This seemed a catalyst for change, for as the beads spilled the atmosphere in the room changed and a man appeared out of thin nowhere who was of human size, wearing a long robe like that of a monk and seemed invisible to the dwarves. He spoke to Silva in perfect Portuguese and gave him a secret message which should not be passed on for some time. After this mysterious message had been given however, the man abruptly disappeared the same strange way he had come. The dwarves took him again to the craft, he would luckily not suffer the same fate as the other men in the room. The same sensation of movement and several hours later, he was left sprawled on the ground half conscious in the middle of the wilderness. He stumbled to a nearby stream were the drank copious amounts of water and caught a fish which he cooked and ate. When he finally did stumble upon a road and asked a passerby for directions, he found to his astonishment that four days had passed, though it seemed only a few hours to him, and that he was near a city called Victoria, nearly two-hundred miles away from Bebeduro. Jose was able to hitch a train ride back to his base where be told senior officers of his ordeal.

In fact many a folklorist have speculated that the modern day UFO craze is just another rendition of the Fairy mischief they have commonly played on mankind for generations. In Fairy lore of the middle ages, they would kidnap men and women and take them to fairyland, a place to twilight and shadow, where the humans would be made to work, or worse be slaves for a more carnal purpose. Much like the motif that Aliens hold cross breading experiments with humans to reinvigorate their dying race, so Fays also have a history of abducting young people to infuse new blood to their ancient lines. It is often said that if the person stays in fairy land for too long, they too will become a fay, or their spirit will transfer into a fay’s body and they will be trapped there for all eternity. If this does not happen, they slowly waste away. The former is said to be the fate of Robert Kirk, the folklorist mentioned at the beginning of the episode. His lifeless body was found as if dead around the fairy hill outside his home. He had a habit of circling it at night when the insomnia he suffered from made it impossible for him to sleep. When he did not return his servants went looking for him and found him sprawled out atop the old fairy fort. A funeral was held, but not before Kirk appeared before a relation and commanded him to go to Grahame of Duchray, his cousin, and tell him that he was not in fact dead but being held hostage by the fairy folk and that there was only one chance for his salvation. His wife had been pregnant with his third child you see and when the child was born, he was to be baptized. During this time Kirk would appear in the room. If his cousin would only throw over his head a knife, or Dirk, he would be restored to society by his captors. If he failed in this, he would be lost forever in the fairy realm. True to his word, when Kirk’s son was being baptized, he made an appearance that several saw and were astonished by. Unfortunately, his cousin was so dumbfounded by the sight that he failed to do his duty and did not throw the dagger around his neck in time. The figure of Robert Kirk faded away and was never seen again in this world.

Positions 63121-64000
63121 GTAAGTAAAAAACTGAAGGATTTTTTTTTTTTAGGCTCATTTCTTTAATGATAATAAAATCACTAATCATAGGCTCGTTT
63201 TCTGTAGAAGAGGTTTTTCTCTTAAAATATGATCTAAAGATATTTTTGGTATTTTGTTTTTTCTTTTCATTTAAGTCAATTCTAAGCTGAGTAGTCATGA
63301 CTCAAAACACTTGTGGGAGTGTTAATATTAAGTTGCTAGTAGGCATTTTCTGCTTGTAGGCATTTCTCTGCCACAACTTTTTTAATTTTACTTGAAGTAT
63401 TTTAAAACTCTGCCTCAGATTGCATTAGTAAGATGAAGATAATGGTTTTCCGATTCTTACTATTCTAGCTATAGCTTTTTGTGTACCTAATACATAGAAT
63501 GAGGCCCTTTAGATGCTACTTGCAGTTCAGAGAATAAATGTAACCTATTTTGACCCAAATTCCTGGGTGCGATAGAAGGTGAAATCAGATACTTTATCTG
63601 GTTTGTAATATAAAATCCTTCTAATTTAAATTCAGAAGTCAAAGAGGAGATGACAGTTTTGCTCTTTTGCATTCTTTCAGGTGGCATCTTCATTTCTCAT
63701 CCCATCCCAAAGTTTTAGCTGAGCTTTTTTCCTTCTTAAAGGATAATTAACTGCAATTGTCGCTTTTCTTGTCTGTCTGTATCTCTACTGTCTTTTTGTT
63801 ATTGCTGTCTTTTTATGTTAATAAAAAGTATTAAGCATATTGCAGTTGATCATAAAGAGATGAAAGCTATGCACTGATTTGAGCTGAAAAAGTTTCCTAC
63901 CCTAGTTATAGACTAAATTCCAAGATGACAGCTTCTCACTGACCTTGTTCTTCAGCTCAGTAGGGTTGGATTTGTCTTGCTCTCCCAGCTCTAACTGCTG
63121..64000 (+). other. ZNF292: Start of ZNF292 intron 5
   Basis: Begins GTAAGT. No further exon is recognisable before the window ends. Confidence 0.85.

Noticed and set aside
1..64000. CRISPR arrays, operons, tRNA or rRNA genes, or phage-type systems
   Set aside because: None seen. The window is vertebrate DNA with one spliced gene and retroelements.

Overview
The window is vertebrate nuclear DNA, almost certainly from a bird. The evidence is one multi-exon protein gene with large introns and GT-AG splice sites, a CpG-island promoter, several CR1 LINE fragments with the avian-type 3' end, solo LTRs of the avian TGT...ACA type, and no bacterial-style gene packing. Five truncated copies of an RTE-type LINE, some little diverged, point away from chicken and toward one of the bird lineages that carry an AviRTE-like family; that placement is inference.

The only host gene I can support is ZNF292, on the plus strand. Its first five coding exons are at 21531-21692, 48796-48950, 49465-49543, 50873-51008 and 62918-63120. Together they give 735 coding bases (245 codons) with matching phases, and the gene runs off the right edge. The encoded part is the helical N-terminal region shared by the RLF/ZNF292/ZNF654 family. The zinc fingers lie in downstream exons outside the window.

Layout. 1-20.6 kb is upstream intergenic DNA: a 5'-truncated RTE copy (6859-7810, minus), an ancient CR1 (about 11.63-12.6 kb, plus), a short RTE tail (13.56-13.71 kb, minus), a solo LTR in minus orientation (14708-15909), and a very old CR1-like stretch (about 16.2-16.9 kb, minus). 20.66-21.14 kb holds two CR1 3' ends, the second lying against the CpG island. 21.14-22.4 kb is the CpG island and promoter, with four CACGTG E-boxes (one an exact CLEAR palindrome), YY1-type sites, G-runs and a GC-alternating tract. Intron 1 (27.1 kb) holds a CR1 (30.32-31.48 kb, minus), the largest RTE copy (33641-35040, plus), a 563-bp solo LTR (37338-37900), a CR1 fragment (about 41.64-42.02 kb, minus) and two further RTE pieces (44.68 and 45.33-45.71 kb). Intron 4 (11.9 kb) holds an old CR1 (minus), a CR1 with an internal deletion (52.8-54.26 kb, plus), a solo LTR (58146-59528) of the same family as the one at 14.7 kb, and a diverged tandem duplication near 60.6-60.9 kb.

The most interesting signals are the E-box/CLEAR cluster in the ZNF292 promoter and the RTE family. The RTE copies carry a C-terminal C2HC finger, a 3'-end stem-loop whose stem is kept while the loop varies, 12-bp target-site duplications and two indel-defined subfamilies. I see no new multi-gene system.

Arthur Machen, in his book The White people and other Stories describes perhaps the most articulate and romantic way of looking at the world after the flight of the fairy. He says quote:
“No matter how many churches were built in its fields and villiges, no matter how many saints walked its newly paved streets, pagan powers had long before claimed the blood-soaked land. Thus, every year, the River Thame’s muddy banks at low tide yield ancient figurines, Human bones, and Roman coins, Here is a raw reminder that we share this world with impish beings with unbridled hunger and desire who watch us and our silly concerns with bemusement.”

Monsters By John Michael Greer

The Dragon and the Disc by FW Holiday

The Fairy-Faith in Celtic Countries by Walter Evans-Wenz

The Secret Commonwealth of Elves Fauns and Fairies by Robert Kirk

Daimonic Reality by Patrick Harpur

The Anatomy of Puck by Katharine Briggs

The Vanishing People by Katharine Briggs